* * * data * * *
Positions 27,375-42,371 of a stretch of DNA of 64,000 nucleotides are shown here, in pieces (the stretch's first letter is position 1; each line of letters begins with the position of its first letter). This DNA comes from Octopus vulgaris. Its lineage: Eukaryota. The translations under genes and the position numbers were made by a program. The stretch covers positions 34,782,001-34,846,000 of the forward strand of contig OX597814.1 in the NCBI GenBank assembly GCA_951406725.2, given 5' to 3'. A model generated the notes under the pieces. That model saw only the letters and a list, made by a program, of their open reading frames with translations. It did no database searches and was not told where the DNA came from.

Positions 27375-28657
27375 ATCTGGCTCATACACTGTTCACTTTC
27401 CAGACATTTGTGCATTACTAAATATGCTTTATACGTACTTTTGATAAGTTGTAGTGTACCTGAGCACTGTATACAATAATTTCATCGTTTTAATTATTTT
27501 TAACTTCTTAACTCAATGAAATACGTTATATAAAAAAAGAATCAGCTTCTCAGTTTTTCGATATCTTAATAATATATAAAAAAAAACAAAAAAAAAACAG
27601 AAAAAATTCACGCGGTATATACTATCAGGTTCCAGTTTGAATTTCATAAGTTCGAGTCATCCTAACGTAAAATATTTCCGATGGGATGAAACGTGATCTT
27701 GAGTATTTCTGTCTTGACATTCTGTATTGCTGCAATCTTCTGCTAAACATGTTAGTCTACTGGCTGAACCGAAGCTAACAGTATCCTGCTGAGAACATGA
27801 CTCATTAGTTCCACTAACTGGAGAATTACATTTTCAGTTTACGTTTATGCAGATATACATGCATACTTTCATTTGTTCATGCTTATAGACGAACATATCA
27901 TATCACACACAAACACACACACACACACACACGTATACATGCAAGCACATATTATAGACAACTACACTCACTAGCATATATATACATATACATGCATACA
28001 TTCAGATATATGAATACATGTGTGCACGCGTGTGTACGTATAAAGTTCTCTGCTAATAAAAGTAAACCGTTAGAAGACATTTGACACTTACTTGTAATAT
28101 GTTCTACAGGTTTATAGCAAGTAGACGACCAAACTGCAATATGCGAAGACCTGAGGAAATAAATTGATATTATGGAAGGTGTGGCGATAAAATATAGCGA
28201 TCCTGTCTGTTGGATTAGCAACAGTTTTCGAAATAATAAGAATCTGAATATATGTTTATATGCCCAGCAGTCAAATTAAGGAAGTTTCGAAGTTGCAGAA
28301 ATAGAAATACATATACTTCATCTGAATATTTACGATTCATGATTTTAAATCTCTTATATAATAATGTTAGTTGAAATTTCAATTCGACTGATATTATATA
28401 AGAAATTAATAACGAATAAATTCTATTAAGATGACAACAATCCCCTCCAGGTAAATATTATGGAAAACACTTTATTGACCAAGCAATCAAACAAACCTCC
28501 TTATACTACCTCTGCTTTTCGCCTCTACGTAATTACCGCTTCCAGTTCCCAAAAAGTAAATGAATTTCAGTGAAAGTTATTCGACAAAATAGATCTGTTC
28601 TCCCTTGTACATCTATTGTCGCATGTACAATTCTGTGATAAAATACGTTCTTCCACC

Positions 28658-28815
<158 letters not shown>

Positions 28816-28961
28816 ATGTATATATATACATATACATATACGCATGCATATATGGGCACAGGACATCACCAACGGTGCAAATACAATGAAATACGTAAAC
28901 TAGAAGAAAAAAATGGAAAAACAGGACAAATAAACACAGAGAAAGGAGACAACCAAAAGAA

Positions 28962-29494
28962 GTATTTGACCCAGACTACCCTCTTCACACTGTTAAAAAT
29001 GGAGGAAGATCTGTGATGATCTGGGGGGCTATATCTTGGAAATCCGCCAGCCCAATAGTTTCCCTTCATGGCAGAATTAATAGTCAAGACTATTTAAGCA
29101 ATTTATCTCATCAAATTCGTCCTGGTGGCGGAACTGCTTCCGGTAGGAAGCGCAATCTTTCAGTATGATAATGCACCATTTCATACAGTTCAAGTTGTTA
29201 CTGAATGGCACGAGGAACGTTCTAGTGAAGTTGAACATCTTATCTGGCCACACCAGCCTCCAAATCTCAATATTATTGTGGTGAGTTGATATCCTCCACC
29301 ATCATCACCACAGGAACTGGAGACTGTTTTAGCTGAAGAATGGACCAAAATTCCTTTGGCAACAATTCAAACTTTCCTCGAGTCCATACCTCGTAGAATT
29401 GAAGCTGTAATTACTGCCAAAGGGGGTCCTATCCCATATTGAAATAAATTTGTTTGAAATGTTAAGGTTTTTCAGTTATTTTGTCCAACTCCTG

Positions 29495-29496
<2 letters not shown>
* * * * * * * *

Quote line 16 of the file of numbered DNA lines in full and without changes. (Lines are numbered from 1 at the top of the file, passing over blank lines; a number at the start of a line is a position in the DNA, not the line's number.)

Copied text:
28601 TCCCTTGTACATCTATTGTCGCATGTACAATTCTGTGATAAAATACGTTCTTCCACC